Is there a good way to debug errors in the Visual Studio Designer?

In our project we have tons of UserControls and many complex forms. For the complex ones, the Designer often throws various exceptions which doesn't help much, and I was wondering if there's some nice way to figure out what has gone wrong.

The language is C#, and we're using Visual Studio 2005.

8 Answers 8


I've been able to debug some control designer issues by running a second instance of VS, then from your first VS instance do a "Debug -> Attach to Process" and pick "devenv".

The first VS instance is where you'll set your breakpoints. Use the second instance to load up the designer to cause the "designer" code to run.

  • What a simple solution! Love it, helped me out greatly.
    – Mohgeroth
    Commented Sep 26, 2012 at 13:54
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    Why use a second instance to cause the designer code to run? I dont understand why you dont just comment out the ` <System.Diagnostics.DebuggerStepThrough()> ` attribute on the InitializeComponent() method? Commented Oct 31, 2012 at 9:35
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    @Jeremy Thompson because Visual Studio is what's hosting and executing any designer-related code (code which doesn't execute when you run your app by itself). If anything you might be able to get by by commenting out any "IsDesignMode" checks. DebuggerStepThrough isn't really the same thing.
    – Craig
    Commented Nov 1, 2012 at 4:12
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    I see your actually talking about VS Debugging design-time Commented Nov 1, 2012 at 5:22
  • top class solution. kudos Commented Sep 14, 2016 at 7:04

See Debugging Design-Time Controls (MSDN).

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    Great thanks fung! It was especially the "Starting Our Debugging Session" section that helped. Commented Feb 7, 2009 at 14:52

It has been a pain in 2005 and still is in 2015. Breakpoints will often not hit, probably because of the assemblies being shadow copied or something by the designer(?). The best you can do is to break manually by introducing a call to Debugger.Break(). You may wrap it into a compiler conditional as so:

int line_to = break; // <- if a simple breakpoint here does not suffice
  • But, is it better in 2016? ;^)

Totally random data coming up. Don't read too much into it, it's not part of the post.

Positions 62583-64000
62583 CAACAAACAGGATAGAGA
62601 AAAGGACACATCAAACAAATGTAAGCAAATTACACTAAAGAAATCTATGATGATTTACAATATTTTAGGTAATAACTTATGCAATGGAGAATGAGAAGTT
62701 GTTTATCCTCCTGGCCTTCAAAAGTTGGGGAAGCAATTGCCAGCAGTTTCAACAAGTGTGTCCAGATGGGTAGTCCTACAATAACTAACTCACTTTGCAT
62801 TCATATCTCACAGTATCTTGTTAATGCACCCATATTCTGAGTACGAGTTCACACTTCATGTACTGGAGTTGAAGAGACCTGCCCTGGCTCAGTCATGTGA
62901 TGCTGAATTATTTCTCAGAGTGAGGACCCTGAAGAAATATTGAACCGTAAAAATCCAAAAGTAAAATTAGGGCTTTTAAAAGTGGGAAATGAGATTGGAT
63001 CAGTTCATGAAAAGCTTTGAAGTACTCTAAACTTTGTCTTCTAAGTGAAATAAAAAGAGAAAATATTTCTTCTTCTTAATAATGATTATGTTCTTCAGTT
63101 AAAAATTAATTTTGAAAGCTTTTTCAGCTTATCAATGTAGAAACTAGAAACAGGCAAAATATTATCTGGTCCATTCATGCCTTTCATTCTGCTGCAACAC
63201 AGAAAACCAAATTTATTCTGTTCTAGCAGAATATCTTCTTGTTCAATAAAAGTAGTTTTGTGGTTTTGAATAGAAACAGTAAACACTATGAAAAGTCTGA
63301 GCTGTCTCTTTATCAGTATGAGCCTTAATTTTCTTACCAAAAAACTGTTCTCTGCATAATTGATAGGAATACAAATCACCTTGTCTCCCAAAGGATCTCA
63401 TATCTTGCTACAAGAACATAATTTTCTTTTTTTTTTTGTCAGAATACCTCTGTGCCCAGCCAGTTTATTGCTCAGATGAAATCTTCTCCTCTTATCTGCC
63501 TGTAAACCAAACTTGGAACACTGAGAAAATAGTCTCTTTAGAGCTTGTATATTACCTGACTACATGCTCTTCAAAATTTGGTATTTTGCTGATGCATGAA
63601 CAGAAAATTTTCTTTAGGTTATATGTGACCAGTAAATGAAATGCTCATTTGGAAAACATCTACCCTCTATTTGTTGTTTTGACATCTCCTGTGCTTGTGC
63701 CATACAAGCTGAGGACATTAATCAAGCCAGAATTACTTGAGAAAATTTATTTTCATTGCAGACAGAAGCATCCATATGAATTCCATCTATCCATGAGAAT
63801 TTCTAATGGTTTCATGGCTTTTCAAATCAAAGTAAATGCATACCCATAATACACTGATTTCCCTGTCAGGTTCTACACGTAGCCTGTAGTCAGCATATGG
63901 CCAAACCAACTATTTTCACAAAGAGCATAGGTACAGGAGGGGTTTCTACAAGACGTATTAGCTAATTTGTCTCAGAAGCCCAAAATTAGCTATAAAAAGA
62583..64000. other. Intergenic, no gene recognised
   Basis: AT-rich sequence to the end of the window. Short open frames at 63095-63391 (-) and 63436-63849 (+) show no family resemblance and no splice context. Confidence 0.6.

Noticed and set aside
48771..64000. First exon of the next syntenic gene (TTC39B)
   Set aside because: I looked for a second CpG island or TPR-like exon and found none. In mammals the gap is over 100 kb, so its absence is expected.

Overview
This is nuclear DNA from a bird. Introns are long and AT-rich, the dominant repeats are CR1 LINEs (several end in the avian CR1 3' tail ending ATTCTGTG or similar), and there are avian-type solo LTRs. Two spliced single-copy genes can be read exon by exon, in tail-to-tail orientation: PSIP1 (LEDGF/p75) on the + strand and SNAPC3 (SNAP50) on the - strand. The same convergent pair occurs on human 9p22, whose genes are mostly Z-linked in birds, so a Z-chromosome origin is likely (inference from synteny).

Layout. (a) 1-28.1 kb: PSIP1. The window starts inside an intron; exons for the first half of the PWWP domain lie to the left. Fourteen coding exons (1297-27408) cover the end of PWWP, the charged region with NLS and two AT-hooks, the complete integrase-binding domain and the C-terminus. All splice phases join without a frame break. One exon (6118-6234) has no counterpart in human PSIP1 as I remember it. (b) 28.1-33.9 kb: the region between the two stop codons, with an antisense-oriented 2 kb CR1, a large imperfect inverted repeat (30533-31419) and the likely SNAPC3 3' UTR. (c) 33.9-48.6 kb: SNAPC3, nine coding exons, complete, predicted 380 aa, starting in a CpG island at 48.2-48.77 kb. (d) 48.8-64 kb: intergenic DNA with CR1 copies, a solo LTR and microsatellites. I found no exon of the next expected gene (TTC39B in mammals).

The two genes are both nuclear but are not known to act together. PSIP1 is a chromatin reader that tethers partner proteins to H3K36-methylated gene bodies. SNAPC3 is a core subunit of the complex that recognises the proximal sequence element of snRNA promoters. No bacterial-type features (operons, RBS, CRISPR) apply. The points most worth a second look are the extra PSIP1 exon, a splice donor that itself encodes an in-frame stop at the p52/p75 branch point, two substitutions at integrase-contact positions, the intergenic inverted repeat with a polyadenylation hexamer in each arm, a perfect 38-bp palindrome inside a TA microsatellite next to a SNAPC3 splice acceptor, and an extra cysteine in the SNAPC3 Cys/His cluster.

– Mogsdad
    Commented Jul 13, 2016 at 11:26
  • But is it better in 2017? Of coarse not... Still a bug and annoying as ever and no easy way to resolve it. More than one Microsoft resource actually said it is "by design" that these errors are happening, and that is the most annoying thing of all, that Microsoft refuses to acknowledge it as their problem.
    – Obi Wan
    Commented Jul 11, 2017 at 20:04

I have had this happen many times and it is a real pain.

Firstly I'd suggest attempting to follow the stack trace provided by the designer, though I found that often simply lists a bunch of internals stuff that isn't much use.

If that doesn't work then try compiling and determining the exception from there. You really are flying blind which is the problem. You could then try simply running the code and seeing what exception is raised when you run it, that should give you some more information.

A last-gasp approach could be to remove all the non-generated code from the form and gradually re-introduce it to determine the error.

If you're using custom controls you could manually remove the generated code related to the custom controls as well if the previous method still results in an error. You could then re-introduce this step-by-step in the same way to determine which custom control is causing the problem, then go and debug that separately.

Basically as far as I can tell there's no real way around the problem other than to slog it out a bit!


I discovered why sometimes breakpoints are not hit. In the Attach to Process dialog, "Attach to:" type has to be "Select..."'d.

Once I changed to "Managed 4.0, 4.5", breakpoints for a WinRT application were hit. Source: Designer Debugging in WinRT.


Each one is different and they can sometimes be obscure. As a first step, I would do the following:

  • Use source control and save often. When a designer error occurs, get a list of all changes to the affected controls that have occurred recently and test each one until you find the culprit
  • Be sure to check out the initialization routines of the controls involved. Very often these errors will occur because of some error or bad dependency that is called through the default constructor for a control (an error that may only manifest itself in VS)

You can run a second instance of VS and attach it to the first instance of VS (Ctrl+Alt+P). In the first instance set the breakpoints, in the second instance run the designer, and the breakpoint will fire. You can step through the code, but Edit-and-Continue will not work.

For Edit-and-Continue to work, set you control library's debug options to run a VS with the command line argument being the solution filename. Then you can simply set the breakpoints and hit F5. It will debug just like user code! As a side note, you can do this will VS and Office add-ins also.

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    "in the second instance run the designer, and the breakpoint will fire"...does not fire...
    – serhio
    Commented Dec 9, 2011 at 15:32

This worked for me for Visual Studio 2022:

  • I opened a second Visual Studio instance
  • In the second instance I clicked Debug -> Attach to Process...
  • I selected DesignToolsServer from the process list

More details: https://learn.microsoft.com/en-us/dotnet/desktop/winforms/controls/walkthrough-debugging-custom-windows-forms-controls-at-design-time?view=netframeworkdesktop-4.8

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